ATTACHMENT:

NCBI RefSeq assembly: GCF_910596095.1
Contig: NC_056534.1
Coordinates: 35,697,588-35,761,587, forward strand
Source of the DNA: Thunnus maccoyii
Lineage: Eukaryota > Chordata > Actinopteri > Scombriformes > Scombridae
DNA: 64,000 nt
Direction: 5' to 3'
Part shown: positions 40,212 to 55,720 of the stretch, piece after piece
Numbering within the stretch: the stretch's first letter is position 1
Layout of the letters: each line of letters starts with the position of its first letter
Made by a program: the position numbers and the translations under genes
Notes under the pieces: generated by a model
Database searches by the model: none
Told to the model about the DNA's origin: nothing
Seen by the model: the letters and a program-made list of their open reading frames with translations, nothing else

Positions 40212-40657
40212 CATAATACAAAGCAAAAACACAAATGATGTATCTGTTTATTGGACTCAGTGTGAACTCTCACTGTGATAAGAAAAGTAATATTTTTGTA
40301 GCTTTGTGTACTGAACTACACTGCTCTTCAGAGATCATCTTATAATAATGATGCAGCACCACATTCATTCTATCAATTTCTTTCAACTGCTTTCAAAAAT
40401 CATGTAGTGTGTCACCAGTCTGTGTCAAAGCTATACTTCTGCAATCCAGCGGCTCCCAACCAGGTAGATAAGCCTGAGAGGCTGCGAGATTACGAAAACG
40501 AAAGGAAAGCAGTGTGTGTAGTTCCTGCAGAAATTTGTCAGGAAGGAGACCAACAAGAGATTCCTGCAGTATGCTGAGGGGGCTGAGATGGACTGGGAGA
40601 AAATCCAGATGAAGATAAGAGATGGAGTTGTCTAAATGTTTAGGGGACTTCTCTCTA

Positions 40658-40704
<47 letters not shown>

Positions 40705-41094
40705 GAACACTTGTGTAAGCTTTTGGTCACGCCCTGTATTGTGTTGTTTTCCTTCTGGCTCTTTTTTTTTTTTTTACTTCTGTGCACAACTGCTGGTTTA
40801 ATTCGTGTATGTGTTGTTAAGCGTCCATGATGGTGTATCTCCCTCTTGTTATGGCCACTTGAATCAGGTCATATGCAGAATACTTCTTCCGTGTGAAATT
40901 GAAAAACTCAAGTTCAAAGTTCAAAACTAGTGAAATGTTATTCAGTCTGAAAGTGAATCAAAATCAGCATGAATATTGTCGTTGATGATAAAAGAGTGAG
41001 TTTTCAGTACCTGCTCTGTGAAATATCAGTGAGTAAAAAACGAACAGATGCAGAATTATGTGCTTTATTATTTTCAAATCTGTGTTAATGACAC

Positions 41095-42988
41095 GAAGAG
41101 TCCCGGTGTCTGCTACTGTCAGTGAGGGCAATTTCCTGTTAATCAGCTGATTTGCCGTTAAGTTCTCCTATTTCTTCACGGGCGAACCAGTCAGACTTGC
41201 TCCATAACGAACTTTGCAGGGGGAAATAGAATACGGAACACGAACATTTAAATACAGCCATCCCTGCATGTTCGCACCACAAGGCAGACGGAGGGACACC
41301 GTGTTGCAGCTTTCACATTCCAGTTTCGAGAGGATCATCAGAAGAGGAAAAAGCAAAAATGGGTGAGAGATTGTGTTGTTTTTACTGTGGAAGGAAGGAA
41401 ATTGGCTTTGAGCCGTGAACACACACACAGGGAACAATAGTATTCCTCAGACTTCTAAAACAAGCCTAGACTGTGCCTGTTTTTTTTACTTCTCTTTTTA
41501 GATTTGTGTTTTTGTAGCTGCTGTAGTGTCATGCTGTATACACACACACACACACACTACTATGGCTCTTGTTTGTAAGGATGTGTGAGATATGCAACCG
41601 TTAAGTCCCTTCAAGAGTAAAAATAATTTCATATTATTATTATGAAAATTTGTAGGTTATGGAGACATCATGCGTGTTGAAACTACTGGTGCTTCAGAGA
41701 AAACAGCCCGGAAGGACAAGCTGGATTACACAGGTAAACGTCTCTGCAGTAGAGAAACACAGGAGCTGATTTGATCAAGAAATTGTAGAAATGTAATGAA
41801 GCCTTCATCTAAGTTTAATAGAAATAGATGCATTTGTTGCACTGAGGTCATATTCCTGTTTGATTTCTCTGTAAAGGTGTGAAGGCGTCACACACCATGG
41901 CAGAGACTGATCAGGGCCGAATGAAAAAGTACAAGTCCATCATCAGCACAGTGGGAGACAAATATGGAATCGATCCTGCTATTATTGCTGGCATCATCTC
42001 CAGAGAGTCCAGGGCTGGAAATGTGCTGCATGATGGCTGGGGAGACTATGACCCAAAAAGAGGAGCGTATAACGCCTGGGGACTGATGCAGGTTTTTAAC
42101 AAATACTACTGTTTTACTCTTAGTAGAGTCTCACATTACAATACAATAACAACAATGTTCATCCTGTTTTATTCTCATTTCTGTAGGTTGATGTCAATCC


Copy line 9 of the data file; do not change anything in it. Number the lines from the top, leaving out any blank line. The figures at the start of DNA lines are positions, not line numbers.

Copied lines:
Numbering within the stretch: the stretch's first letter is position 1